A new tale of Icelandic heroes in old Norse days, founded upon two ancient sagas which tell of the first exploration of America. Mr. Hewlett possesses beyond all others the power to clothe these shadowy figures of the past with romantic fascination.
ness at the house when her father was not there. That could not be denied. She went soberly about her preparations, and the girls were full of pity. They talked it over and over, but there was nothing to be done. Her bundles and bales were corded upon the sumpter's back. She embraced and kissed her housemates. There were wet cheeks and trembling lips involved, but they were not hers. Then she was put up before her father, and away she went.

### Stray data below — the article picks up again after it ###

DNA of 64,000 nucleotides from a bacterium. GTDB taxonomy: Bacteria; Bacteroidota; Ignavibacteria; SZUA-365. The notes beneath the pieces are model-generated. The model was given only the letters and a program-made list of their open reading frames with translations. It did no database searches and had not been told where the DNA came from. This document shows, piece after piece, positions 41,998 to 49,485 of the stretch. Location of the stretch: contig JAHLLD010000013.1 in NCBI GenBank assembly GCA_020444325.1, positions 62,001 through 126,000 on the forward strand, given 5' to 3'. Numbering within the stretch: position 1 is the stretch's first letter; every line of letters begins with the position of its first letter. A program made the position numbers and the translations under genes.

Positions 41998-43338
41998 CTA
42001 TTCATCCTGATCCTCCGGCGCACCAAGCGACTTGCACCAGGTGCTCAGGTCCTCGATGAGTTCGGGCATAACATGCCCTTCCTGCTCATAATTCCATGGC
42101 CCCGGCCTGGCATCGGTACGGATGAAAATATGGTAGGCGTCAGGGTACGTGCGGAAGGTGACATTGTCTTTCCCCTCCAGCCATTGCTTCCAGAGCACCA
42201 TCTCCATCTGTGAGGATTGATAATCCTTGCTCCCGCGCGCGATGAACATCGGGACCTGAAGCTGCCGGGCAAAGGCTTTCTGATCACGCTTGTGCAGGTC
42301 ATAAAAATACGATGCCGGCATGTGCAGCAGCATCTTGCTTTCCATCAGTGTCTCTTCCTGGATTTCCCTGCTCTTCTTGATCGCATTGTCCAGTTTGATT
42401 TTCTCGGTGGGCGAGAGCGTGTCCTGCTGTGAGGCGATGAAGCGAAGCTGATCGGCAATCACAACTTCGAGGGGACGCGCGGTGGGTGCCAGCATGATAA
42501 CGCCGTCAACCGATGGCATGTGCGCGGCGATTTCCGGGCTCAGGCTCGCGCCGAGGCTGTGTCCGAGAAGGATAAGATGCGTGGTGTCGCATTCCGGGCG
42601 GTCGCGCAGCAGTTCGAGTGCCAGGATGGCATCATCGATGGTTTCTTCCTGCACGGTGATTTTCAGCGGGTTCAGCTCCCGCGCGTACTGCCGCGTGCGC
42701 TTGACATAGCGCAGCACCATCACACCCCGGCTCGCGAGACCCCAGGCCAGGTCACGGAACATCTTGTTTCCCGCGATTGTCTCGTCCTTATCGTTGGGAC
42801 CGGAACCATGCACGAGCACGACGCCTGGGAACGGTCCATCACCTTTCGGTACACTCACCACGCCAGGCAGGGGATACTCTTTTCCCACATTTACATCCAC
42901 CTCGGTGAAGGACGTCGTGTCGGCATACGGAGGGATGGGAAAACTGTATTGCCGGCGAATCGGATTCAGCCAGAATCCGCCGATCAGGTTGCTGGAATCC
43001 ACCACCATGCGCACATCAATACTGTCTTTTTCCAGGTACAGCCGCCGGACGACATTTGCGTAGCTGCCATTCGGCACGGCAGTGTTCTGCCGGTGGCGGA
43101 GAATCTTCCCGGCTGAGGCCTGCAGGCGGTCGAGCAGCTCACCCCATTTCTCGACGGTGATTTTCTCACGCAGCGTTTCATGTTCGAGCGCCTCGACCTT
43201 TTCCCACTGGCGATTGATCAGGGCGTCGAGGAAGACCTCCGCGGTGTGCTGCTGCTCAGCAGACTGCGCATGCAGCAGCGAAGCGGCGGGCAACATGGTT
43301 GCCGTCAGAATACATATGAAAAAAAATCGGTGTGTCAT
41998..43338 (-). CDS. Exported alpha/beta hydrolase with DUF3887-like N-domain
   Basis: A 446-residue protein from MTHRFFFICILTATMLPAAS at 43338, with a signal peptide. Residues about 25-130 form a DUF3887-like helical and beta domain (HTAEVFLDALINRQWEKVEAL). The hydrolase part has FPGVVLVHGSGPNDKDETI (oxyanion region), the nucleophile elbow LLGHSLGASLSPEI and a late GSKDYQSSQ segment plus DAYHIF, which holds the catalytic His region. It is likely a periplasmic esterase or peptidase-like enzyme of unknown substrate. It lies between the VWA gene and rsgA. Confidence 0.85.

As for young Arnkel, he no more comes into the tale than he had stayed in Gudrid's mind.
Orme was a friend of Thorbeorn's, and a prosperous man. He lived at Erne Pillar, which is below Snaefellness, and near the sea. There was a haven there and a town. Moreover it was a Christian settlement, with a church and a priest. Most of the houses and land there belonged to Orme, who lived in a good house of his own with his wife Halldis. They had no children, which was a grief to them.
Thorbeorn brought Gudrid to the house, and had a good recepti